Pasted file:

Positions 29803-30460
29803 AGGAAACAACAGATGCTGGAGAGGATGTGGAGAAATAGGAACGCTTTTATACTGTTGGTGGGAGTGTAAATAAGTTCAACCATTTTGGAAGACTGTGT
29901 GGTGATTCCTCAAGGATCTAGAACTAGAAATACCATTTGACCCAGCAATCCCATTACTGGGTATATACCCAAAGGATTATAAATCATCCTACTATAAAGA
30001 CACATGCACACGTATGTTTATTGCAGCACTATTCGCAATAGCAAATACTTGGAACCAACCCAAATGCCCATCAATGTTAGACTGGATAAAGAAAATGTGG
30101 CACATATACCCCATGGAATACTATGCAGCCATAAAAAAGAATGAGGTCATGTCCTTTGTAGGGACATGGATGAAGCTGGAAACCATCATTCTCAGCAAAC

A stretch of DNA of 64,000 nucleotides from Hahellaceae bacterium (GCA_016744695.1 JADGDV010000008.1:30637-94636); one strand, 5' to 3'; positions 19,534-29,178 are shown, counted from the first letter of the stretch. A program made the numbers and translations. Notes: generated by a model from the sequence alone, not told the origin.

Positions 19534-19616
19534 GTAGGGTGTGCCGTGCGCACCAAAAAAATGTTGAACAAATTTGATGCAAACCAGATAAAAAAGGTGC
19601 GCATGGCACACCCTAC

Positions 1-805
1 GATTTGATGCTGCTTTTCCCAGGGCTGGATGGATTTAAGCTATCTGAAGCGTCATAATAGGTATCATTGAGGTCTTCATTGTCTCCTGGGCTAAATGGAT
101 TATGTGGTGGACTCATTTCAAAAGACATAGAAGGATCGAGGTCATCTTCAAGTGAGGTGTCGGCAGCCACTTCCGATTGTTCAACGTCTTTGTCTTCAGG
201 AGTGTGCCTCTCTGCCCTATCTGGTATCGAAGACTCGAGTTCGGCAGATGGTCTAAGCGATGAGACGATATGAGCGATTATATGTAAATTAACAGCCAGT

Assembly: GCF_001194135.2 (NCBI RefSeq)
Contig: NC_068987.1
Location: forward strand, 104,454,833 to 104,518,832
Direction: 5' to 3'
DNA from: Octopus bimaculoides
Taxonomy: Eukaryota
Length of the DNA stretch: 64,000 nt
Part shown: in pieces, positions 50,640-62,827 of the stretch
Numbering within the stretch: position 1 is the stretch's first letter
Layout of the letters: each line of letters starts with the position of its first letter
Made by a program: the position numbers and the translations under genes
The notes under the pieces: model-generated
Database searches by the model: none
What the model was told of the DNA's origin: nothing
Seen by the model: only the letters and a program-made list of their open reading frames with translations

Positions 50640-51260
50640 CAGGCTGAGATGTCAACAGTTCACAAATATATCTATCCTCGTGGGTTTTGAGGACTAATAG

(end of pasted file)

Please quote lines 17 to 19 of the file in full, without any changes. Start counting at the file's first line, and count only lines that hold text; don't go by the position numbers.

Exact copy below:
Direction: 5' to 3'
DNA from: Octopus bimaculoides
Taxonomy: Eukaryota